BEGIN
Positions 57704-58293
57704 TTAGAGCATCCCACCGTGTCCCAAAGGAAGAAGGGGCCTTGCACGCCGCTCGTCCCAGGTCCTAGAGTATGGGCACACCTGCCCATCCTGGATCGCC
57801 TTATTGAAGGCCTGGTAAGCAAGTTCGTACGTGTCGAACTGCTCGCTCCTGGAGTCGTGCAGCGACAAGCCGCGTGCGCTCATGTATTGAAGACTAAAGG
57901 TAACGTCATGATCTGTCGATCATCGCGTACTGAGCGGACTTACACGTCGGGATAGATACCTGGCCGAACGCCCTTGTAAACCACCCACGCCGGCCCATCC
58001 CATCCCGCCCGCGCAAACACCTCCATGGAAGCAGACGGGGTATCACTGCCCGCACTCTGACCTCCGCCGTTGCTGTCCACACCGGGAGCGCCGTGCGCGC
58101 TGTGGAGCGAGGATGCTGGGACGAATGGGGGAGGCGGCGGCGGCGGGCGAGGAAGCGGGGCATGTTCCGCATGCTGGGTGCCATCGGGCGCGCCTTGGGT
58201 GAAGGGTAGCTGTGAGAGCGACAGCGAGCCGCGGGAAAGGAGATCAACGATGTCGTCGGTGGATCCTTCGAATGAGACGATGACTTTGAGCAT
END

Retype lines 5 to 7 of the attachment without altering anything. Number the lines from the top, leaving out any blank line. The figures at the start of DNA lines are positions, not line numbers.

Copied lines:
58001 CATCCCGCCCGCGCAAACACCTCCATGGAAGCAGACGGGGTATCACTGCCCGCACTCTGACCTCCGCCGTTGCTGTCCACACCGGGAGCGCCGTGCGCGC
58101 TGTGGAGCGAGGATGCTGGGACGAATGGGGGAGGCGGCGGCGGCGGGCGAGGAAGCGGGGCATGTTCCGCATGCTGGGTGCCATCGGGCGCGCCTTGGGT
58201 GAAGGGTAGCTGTGAGAGCGACAGCGAGCCGCGGGAAAGGAGATCAACGATGTCGTCGGTGGATCCTTCGAATGAGACGATGACTTTGAGCAT